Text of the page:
Theory of Superconductivity.pdf

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A theory of superconductivity is presented, based on the fact that the interaction between electrons resulting from virtual exchange of phonons is attractive when the energy difference between the electrons states involved is less
than the phonon energy, ~ω. It is favorable to form a superconducting phase
when this attractive interaction dominates the repulsive screened Coulomb
interaction. The normal phase is described by the Bloch individual-particle
model. The ground state of a superconductor, formed from a linear combination of normal state configurations in which electrons are virtually excited in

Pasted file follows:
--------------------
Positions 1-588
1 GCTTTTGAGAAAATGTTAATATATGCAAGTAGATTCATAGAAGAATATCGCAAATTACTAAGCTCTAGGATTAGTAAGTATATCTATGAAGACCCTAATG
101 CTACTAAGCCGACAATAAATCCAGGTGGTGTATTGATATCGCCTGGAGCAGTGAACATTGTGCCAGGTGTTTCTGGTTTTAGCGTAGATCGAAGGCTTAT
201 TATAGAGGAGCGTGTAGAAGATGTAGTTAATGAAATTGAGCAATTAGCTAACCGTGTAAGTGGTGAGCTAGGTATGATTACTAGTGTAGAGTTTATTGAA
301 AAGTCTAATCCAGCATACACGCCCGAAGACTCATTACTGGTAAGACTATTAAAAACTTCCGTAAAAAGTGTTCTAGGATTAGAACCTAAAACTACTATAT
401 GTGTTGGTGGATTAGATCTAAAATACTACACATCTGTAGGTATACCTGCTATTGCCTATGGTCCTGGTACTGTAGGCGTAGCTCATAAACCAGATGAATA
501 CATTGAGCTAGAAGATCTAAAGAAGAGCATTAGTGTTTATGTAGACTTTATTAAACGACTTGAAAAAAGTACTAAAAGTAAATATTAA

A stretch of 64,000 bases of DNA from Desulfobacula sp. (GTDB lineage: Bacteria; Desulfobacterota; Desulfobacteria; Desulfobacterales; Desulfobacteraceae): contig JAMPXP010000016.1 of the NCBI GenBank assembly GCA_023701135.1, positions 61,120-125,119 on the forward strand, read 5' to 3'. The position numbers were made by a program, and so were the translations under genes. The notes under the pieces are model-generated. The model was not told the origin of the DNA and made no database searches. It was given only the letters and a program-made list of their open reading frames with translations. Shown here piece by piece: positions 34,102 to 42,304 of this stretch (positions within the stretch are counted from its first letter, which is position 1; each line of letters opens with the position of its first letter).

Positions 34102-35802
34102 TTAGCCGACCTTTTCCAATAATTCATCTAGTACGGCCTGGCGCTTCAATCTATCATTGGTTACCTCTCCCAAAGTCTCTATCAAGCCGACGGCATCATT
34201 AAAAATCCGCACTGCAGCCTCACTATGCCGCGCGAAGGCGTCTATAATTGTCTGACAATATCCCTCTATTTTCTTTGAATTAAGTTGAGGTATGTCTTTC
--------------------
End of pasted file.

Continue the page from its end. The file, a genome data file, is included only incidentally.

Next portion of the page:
pairs of opposite spin and momentum, is lower in energy than the normal
state by amount proportional to an average p~ω q2 , consistent with the isotope
effect. A mutually orthogonal set of excited states in one-to-one correspondence with those of the normal phase is obtained by specifying occupation
of certain Bloch states and by using the rest to form a linear combination of
virtual pair configurations. The theory yields a second-order phase transition
and a Meissner effect in the form suggested by Pippard. Calculated values
of specific heats and penetration depths and their temperature variation are
in good agreement with experiment. There is an energy gap for individualparticle excitations which decreases from about 3.5kTc at T 0 K to zero at
Tc . Tables of matrix elements of single-particle operators between the excitedstate superconducting wave functions, useful for perturbation expansions
and calculations of transition probabilities, are given.